A Western Australian data recovery company may seem an unlikely resting place for tapes about NASA experiments on the lunar surface during the 1969 Apollo 11 and 12 moon landings. Truth, however, can sometimes be stranger than fiction.
SpectrumData CEO, Guy Holmes, said a number of the original data tapes were misplaced by NASA, but it was discovered that copies had been provided to Australian physicist, Dr Brian O'Brien.
"As the inventor of a device that was gathering data on the moon, NASA was sending copies of that data to Brian," he said. "He kept these 200 tapes, first in Sydney and then later at Curtin University here in WA."
O'Brien's device was part of the Lunar Dust Detector Experiment, recording what happened at the site of the lunar landing. It was also being used after NASA astronauts had taken the lunar module back to Earth.
The data is believed to be the only long term information available on the environment of the lunar surface and, as such, will be critical in planning future moon missions.
SpectrumData met with O'Brien to take possession of the tapes and subsequently archived them for free. Holmes said the company's largesse stemmed from his own personal interest in the project as a fellow physicist. Holmes claimed his business was one of the few organisations worldwide with the necessary equipment to read the tapes at all.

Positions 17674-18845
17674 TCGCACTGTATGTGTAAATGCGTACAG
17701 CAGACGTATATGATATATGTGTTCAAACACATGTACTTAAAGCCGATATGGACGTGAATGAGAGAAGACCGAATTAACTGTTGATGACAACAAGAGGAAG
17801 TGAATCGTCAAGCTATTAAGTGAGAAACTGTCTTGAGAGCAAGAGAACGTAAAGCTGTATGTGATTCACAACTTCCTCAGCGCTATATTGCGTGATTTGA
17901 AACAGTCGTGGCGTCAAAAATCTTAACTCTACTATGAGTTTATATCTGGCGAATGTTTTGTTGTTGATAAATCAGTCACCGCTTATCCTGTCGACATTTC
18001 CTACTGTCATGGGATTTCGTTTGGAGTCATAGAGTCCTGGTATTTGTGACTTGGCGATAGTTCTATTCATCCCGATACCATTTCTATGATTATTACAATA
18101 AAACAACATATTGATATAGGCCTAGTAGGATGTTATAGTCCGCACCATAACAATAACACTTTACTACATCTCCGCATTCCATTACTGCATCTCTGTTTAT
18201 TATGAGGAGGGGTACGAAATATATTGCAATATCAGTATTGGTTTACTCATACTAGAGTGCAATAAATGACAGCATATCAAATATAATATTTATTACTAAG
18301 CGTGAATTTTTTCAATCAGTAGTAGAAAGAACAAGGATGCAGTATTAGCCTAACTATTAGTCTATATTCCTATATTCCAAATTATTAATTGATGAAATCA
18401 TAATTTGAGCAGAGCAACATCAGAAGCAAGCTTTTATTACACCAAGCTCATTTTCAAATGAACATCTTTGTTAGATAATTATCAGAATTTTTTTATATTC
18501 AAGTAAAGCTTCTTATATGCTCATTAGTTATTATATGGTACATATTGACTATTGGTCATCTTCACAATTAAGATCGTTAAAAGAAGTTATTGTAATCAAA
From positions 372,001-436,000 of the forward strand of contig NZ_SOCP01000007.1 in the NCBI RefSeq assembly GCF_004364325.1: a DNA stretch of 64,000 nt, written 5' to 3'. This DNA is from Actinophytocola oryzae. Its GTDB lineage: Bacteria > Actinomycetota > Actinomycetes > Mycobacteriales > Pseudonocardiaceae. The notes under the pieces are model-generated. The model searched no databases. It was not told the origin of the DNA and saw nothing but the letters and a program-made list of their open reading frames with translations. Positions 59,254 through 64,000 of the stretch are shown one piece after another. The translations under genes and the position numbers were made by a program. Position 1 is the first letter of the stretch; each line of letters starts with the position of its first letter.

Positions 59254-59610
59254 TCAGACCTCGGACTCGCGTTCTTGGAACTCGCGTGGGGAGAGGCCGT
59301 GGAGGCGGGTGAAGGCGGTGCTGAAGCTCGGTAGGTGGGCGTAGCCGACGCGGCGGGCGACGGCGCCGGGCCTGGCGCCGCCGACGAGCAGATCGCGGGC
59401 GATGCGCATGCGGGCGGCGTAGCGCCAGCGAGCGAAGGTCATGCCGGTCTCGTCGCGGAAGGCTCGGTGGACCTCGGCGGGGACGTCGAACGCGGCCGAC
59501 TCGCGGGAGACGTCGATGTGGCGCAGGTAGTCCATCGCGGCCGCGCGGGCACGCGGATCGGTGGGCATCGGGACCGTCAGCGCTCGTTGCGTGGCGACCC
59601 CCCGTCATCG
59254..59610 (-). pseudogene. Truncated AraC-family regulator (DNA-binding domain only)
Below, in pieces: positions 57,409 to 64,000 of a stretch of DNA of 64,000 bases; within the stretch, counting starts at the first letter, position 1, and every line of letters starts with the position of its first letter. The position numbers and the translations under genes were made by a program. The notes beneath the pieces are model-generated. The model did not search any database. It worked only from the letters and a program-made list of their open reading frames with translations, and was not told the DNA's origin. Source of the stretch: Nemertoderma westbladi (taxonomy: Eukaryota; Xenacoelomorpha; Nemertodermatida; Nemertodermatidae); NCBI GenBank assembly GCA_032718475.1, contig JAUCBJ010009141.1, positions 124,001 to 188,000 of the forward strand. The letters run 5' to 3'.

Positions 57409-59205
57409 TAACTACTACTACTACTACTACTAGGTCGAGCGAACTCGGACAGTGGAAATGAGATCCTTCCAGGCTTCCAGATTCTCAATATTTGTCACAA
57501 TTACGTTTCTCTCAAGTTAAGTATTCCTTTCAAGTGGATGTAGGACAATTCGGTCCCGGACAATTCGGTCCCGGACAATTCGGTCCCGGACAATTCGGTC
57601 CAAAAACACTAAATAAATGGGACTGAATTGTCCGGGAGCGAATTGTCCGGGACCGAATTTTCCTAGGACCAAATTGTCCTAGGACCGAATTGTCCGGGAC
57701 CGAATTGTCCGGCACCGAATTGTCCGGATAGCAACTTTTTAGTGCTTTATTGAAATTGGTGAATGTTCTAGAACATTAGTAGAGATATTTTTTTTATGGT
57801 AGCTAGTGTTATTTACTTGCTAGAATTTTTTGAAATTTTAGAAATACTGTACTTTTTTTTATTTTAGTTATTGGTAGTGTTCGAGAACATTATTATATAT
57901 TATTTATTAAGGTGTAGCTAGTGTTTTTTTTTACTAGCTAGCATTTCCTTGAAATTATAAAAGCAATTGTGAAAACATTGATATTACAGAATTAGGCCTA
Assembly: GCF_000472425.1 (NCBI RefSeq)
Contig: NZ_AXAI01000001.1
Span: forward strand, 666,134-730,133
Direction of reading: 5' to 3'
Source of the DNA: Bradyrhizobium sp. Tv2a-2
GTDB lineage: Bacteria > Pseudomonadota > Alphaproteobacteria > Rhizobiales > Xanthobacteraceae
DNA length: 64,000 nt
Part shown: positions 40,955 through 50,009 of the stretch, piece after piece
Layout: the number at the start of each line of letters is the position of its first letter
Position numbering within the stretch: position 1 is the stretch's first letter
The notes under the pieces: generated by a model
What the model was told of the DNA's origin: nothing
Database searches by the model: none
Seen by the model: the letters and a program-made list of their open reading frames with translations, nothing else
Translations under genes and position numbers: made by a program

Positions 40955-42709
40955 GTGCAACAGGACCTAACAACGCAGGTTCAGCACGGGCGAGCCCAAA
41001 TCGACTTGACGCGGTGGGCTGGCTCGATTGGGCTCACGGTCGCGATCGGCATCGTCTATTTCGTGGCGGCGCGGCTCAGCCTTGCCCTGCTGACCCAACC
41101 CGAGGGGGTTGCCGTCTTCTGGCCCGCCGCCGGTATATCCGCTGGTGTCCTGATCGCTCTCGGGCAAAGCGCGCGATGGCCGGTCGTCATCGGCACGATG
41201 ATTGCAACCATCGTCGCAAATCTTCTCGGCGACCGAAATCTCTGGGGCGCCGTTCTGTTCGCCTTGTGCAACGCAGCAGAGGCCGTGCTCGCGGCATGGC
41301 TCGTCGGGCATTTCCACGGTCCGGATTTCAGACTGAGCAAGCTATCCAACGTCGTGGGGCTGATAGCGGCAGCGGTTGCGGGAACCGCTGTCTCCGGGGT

"We have about 150 different tape drives from the 1960s to the present day. There's every chance NASA would have come to us anyway when the tapes were found," he said. "But in terms of money, after meeting Brian and seeing the glimmer in his eyes when he spoke about what he's done in his life, I didn't need any convincing to get this data back for nothing." Holmes said SpectrumData recovered 120,000 tapes during 2006.
SpectrumData is now working through pulling the data off the NASA tapes. Holmes said the 200 tapes would easily fit on a single DVD. A formal handover ceremony, involving NASA, is now being planned in Perth.